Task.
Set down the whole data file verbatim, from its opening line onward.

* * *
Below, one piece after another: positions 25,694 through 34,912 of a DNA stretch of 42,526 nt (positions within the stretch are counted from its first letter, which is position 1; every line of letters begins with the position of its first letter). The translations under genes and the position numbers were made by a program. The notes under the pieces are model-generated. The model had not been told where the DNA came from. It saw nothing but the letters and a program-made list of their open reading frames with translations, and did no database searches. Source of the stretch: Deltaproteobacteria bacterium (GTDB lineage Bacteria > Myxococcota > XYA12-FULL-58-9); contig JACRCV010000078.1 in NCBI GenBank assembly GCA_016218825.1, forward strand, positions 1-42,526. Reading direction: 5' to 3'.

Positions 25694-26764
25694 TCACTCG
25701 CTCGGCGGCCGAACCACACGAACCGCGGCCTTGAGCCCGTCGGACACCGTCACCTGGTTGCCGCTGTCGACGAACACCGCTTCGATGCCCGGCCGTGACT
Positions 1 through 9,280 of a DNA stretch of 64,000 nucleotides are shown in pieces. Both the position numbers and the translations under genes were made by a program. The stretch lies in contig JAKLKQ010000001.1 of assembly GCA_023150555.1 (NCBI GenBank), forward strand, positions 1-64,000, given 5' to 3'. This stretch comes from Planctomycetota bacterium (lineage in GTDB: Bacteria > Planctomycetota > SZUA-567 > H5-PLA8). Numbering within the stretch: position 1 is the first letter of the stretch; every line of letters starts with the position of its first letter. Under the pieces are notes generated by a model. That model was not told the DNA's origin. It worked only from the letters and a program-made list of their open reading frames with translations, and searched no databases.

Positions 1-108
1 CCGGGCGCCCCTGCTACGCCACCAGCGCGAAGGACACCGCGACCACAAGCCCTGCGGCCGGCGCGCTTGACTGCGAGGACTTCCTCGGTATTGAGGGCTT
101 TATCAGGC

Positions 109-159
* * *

Below, one piece after another: positions 25,694 through 34,912 of a DNA stretch of 42,526 nt (positions within the stretch are counted from its first letter, which is position 1; every line of letters begins with the position of its first letter). The translations under genes and the position numbers were made by a program. The notes under the pieces are model-generated. The model had not been told where the DNA came from. It saw nothing but the letters and a program-made list of their open reading frames with translations, and did no database searches. Source of the stretch: Deltaproteobacteria bacterium (GTDB lineage Bacteria > Myxococcota > XYA12-FULL-58-9); contig JACRCV010000078.1 in NCBI GenBank assembly GCA_016218825.1, forward strand, positions 1-42,526. Reading direction: 5' to 3'.

Positions 25694-26764
25694 TCACTCG
25701 CTCGGCGGCCGAACCACACGAACCGCGGCCTTGAGCCCGTCGGACACCGTCACCTGGTTGCCGCTGTCGACGAACACCGCTTCGATGCCCGGCCGTGACT
Positions 1 through 9,280 of a DNA stretch of 64,000 nucleotides are shown in pieces. Both the position numbers and the translations under genes were made by a program. The stretch lies in contig JAKLKQ010000001.1 of assembly GCA_023150555.1 (NCBI GenBank), forward strand, positions 1-64,000, given 5' to 3'. This stretch comes from Planctomycetota bacterium (lineage in GTDB: Bacteria > Planctomycetota > SZUA-567 > H5-PLA8). Numbering within the stretch: position 1 is the first letter of the stretch; every line of letters starts with the position of its first letter. Under the pieces are notes generated by a model. That model was not told the DNA's origin. It worked only from the letters and a program-made list of their open reading frames with translations, and searched no databases.

Positions 1-108
1 CCGGGCGCCCCTGCTACGCCACCAGCGCGAAGGACACCGCGACCACAAGCCCTGCGGCCGGCGCGCTTGACTGCGAGGACTTCCTCGGTATTGAGGGCTT
101 TATCAGGC

Positions 109-159